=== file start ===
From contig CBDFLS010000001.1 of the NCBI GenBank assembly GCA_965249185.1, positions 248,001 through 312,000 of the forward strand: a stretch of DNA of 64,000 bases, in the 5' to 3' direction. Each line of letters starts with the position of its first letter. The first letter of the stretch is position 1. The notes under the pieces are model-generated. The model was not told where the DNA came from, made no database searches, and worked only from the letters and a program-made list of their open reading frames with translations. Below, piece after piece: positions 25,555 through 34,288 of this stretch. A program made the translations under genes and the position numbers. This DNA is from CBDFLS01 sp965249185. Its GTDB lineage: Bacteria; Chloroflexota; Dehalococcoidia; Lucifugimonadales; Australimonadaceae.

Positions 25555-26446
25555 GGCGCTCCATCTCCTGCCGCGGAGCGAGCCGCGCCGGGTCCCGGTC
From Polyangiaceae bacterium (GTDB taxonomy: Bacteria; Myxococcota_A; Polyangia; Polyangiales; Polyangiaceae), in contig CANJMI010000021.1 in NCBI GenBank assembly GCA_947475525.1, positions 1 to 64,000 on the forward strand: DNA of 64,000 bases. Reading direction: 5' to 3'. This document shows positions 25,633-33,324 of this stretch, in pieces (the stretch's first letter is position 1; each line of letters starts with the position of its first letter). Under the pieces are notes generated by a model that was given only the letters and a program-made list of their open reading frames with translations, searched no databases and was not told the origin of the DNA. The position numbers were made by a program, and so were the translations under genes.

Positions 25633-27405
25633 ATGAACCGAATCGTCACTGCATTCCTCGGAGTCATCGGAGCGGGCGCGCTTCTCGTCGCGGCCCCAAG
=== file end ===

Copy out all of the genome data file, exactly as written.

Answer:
From contig CBDFLS010000001.1 of the NCBI GenBank assembly GCA_965249185.1, positions 248,001 through 312,000 of the forward strand: a stretch of DNA of 64,000 bases, in the 5' to 3' direction. Each line of letters starts with the position of its first letter. The first letter of the stretch is position 1. The notes under the pieces are model-generated. The model was not told where the DNA came from, made no database searches, and worked only from the letters and a program-made list of their open reading frames with translations. Below, piece after piece: positions 25,555 through 34,288 of this stretch. A program made the translations under genes and the position numbers. This DNA is from CBDFLS01 sp965249185. Its GTDB lineage: Bacteria; Chloroflexota; Dehalococcoidia; Lucifugimonadales; Australimonadaceae.

Positions 25555-26446
25555 GGCGCTCCATCTCCTGCCGCGGAGCGAGCCGCGCCGGGTCCCGGTC
From Polyangiaceae bacterium (GTDB taxonomy: Bacteria; Myxococcota_A; Polyangia; Polyangiales; Polyangiaceae), in contig CANJMI010000021.1 in NCBI GenBank assembly GCA_947475525.1, positions 1 to 64,000 on the forward strand: DNA of 64,000 bases. Reading direction: 5' to 3'. This document shows positions 25,633-33,324 of this stretch, in pieces (the stretch's first letter is position 1; each line of letters starts with the position of its first letter). Under the pieces are notes generated by a model that was given only the letters and a program-made list of their open reading frames with translations, searched no databases and was not told the origin of the DNA. The position numbers were made by a program, and so were the translations under genes.

Positions 25633-27405
25633 ATGAACCGAATCGTCACTGCATTCCTCGGAGTCATCGGAGCGGGCGCGCTTCTCGTCGCGGCCCCAAG